He advocated that before liquor itself might be reformed there should be scientific research into alcoholic content which would reveal the facts and be a basis for a standard.

Mr. Shakespeare said liquor reform depended for its efficacy as a reform on the behaviour of the individual. The proper study of Australian behaviour was a subject which had been studiously avoided by institutions of learning.

Until there had been a study of Australian behaviour, every reformer would be groping in the dark in endeavouring to assess the value of any reform, he said.

He did not believe the alteration of trading hours was a reform of any value unless it was accompanied by other needs of greater importance He listed them in order as Liquor content; human behaviour in relation to liquor; conditions that the law prescribed for the control of liquor; and the hours of trading.


The fundamental fact in Canberra was the serious underprovision of hotels. The liquor trade had so far shown lack of interest in providing capital to improve drinking facilities for the public.

Extensions of hours would increase profits without increasing service to the public.

Questions which should be decided by the people were whether they favoured present hotel facilities, and whether they favoured the provision of liquor only to persons seated.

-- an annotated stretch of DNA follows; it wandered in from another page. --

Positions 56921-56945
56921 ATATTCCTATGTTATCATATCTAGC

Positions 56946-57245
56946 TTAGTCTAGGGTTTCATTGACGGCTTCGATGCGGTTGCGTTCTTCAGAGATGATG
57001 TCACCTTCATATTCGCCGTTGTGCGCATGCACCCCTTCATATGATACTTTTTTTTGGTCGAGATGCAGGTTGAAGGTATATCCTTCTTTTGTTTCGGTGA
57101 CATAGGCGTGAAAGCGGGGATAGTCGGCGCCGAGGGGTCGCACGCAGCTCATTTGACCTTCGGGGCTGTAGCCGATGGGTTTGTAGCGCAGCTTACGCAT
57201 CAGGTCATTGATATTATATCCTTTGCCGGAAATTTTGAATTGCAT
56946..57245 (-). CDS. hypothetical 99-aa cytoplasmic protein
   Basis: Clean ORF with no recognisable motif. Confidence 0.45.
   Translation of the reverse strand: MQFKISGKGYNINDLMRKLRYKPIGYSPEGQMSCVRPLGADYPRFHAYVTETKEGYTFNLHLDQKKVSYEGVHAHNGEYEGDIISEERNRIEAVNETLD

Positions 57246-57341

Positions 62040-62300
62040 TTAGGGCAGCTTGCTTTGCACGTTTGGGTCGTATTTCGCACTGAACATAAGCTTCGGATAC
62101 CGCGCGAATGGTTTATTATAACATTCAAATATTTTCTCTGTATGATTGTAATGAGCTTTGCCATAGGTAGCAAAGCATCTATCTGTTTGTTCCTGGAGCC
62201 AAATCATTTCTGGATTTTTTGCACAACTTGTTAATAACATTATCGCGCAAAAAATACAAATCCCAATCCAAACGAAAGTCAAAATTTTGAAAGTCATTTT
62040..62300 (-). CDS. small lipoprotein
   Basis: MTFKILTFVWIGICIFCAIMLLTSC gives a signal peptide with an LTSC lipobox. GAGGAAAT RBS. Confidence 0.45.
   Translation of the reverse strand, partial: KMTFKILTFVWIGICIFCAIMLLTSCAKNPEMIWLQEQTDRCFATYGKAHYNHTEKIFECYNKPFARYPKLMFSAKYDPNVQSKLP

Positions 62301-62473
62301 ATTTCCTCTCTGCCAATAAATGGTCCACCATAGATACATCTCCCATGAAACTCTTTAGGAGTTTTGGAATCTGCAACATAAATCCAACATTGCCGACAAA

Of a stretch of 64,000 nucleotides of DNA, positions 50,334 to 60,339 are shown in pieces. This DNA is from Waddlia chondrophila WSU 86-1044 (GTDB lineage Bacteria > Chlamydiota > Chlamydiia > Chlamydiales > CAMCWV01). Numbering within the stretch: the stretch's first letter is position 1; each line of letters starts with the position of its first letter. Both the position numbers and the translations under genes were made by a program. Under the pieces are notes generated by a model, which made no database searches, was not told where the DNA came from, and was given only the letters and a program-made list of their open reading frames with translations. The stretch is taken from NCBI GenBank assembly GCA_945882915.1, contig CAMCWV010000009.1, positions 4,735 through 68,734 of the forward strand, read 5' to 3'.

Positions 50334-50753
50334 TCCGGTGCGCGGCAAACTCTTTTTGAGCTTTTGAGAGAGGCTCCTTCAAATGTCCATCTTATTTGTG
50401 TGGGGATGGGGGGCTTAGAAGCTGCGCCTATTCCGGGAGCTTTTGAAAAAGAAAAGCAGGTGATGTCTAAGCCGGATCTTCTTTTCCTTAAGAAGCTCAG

Other reforms in Canberra would be the establishment of community hotels, even if ac- commodation requirements were waived for five years, provided there was silting room and improved drinking facilities.


Mr. F. J. McCauley said reforms must be considered in the light of benefit to the community and not individuals.

He said he did not feel that altering the hours of liquor trading was a reform. The metropolitan Press, as agent of the breweries, had stressed the necessity for longer trading hours, and shed crocodile tears over the "unfortunate" unable to obtain a drink when necessary

'I believe there will never be any worthwhile liquor reform until breweries are nationalised," he said.

"The huge profits of the breweries must be turned to better advantage. Those profits could be used for the development of Australia."

Community hotels had been introduced successfully in other States, and could be used in Canberra. There was room for four - at Ainslie, Deakin-Yarralumla, O'Connor and Narrabun- dah. More hotels were urgently required. On N.S.W figures there should be ten more in Canberra.

He advocated liberalisation of club licences, as they were conducive to a dignified atmosphere in drinking.

Stating he preferred to see standing at bars eliminated, he added that conditions would be more orderly if drinkers queued for their beers. Food should also be provided at reasonable prices.